Second Avenue retailers optimistic as subway makes progress

New York /
Jan.January 07, 2014 02:17 PM

As signs featuring images of the new $351 million 96th Street subway station adorn buildings lining the construction site along Second Avenue, area business owners are daring to hope that the completed site will give their enterprises a boost.

The new station, linked to stops at East 86th Street and East 72nd Street, will be up and running by December 2016, MTA officials told the New York Daily News. And that date can’t come fast enough for businesses lining the hard hat-strewn corridor.

“Any change is good,” Demetrious Glekas, manager of Nick’s pizza parlor at 1814 Second Avenue at East 94th Street, told the Daily News. Since drilling for the new subway line began in 2008, Glekas estimated he has lost 25 percent of his customers.

The commercial vacancy rate has also shot up in the area, from East 65th to East 105th Streets Along Second Avenue, hanging around 15 percent since the construction project launched. Those rates, according to an analysis by the Manhattan Chamber of Commerce, are expected to fall as construction winds down and subway-adjacent storefronts are quickly snapped up.

“There is a sense that we made it through the worst part,” Dave Goodside, who owns Beach Cafe at 1326 Second Avenue at East 69th Street, told the Daily News. “We hope to see this project over. We hope the good times will come back.” [NYDN]Julie Strickland


Related Articles

arrow_forward_ios
Joseph Chetrit and 260 East 72nd Street (Getty Images, Google Maps)
Chetrit plans Upper East Side condo development
Chetrit plans Upper East Side condo development
New York Governor Kathy Hochul touring construction in the subway (Getty)
Hochul promises Second Avenue Subway work to advance in 2022
Hochul promises Second Avenue Subway work to advance in 2022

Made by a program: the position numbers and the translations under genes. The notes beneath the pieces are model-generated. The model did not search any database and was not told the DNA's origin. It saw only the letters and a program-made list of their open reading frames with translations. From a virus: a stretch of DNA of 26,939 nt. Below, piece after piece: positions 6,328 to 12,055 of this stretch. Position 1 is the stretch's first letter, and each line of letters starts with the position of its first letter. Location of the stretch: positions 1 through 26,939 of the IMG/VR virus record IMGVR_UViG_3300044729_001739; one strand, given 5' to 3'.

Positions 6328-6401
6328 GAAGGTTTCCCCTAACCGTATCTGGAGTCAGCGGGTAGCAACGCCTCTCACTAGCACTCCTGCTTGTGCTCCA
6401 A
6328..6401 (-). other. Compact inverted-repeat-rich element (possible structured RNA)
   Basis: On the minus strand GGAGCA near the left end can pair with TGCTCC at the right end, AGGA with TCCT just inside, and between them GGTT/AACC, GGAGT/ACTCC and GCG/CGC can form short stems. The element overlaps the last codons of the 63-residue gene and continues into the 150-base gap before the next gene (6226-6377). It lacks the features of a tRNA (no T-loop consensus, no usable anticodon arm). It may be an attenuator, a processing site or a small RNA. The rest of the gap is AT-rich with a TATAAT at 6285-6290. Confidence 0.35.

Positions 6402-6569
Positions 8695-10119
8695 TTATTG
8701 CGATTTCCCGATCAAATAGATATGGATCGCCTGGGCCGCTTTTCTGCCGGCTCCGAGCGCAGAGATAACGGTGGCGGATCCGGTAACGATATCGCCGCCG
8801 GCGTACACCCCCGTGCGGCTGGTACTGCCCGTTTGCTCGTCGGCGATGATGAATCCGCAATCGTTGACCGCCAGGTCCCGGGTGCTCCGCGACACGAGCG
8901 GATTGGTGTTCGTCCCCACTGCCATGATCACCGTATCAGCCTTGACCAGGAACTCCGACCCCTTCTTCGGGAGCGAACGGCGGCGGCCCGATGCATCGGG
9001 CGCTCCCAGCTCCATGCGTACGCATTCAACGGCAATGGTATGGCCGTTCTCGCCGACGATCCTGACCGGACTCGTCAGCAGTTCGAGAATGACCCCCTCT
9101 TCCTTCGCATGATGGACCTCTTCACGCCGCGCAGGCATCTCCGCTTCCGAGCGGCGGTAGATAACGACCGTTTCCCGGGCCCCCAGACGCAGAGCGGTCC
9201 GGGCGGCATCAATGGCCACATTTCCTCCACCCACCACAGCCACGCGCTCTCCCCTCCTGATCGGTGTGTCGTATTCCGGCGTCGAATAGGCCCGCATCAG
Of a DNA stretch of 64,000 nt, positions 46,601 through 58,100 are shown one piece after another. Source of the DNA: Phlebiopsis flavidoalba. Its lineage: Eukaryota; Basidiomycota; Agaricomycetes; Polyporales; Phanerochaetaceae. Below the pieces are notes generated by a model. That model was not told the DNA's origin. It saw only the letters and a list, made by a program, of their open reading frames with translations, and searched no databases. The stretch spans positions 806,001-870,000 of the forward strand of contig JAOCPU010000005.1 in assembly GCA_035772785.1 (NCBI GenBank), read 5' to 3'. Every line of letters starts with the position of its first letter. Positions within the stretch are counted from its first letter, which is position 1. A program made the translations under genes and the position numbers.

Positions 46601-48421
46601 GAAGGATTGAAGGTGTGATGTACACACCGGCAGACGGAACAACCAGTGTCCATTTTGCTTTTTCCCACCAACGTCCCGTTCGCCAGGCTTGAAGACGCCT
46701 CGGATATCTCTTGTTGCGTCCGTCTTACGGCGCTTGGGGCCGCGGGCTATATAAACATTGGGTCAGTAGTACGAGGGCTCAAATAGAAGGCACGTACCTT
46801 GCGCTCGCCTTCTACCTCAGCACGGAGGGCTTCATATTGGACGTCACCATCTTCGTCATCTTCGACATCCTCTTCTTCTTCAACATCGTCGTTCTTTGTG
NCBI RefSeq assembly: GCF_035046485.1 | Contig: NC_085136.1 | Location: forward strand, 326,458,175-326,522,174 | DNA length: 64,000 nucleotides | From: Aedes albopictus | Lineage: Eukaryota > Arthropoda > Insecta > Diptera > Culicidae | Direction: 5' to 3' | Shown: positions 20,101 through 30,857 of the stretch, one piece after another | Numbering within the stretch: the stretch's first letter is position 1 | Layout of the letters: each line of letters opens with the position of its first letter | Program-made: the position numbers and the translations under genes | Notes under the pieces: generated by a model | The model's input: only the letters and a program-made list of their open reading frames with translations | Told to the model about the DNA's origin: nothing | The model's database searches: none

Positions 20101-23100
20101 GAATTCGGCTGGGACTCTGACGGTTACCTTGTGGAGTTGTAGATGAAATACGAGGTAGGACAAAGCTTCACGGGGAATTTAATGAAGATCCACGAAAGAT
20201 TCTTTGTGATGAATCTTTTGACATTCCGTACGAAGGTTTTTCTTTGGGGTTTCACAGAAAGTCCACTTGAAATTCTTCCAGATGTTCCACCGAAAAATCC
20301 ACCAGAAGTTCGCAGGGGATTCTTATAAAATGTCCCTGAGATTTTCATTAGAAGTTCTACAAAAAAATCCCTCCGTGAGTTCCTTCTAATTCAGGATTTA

TRD's Erik Engquist and MTA Chief Development Officer Janno Lieber 
MTA development chief: Capital budget will be “cannibalized” without federal aid
MTA development chief: Capital budget will be “cannibalized” without federal aid
The MTA says it has the funding to extend the Second Avenue Subway to East Harlem, and the real estate industry is thrilled. (Credit: Getty, iStock)
Developers see dollar signs in Second Avenue subway extension
Developers see dollar signs in Second Avenue subway extension
From left: 1800 and 1815 Park Avenue, MTA's Second Avenue Subway plan, and 160 East 125th Street between 3rd and Lexington (Credit: Google Maps)
Second Ave subway’s next phase could impact Durst, Extell dev sites
Second Ave subway’s next phase could impact Durst, Extell dev sites
Peter Fine pays nearly $30M for East Harlem site along the Second Avenue subway’s next phase
Peter Fine pays nearly $30M for East Harlem site along the Second Avenue subway’s next phase
Peter Fine pays nearly $30M for East Harlem site along the Second Avenue subway’s next phase
Rents are falling in Manhattan. But they keep climbing in this neighborhood
Rents are falling in Manhattan. But they keep climbing in this neighborhood
Rents are falling in Manhattan. But they keep climbing in this neighborhood
Izaki Group plans condos at UES development site
Izaki Group plans condos at UES development site
Izaki Group plans condos at UES development site
arrow_forward_ios

The Deal's newsletters give you the latest scoops, fresh headlines, marketing data, and things to know within the industry.

Loading...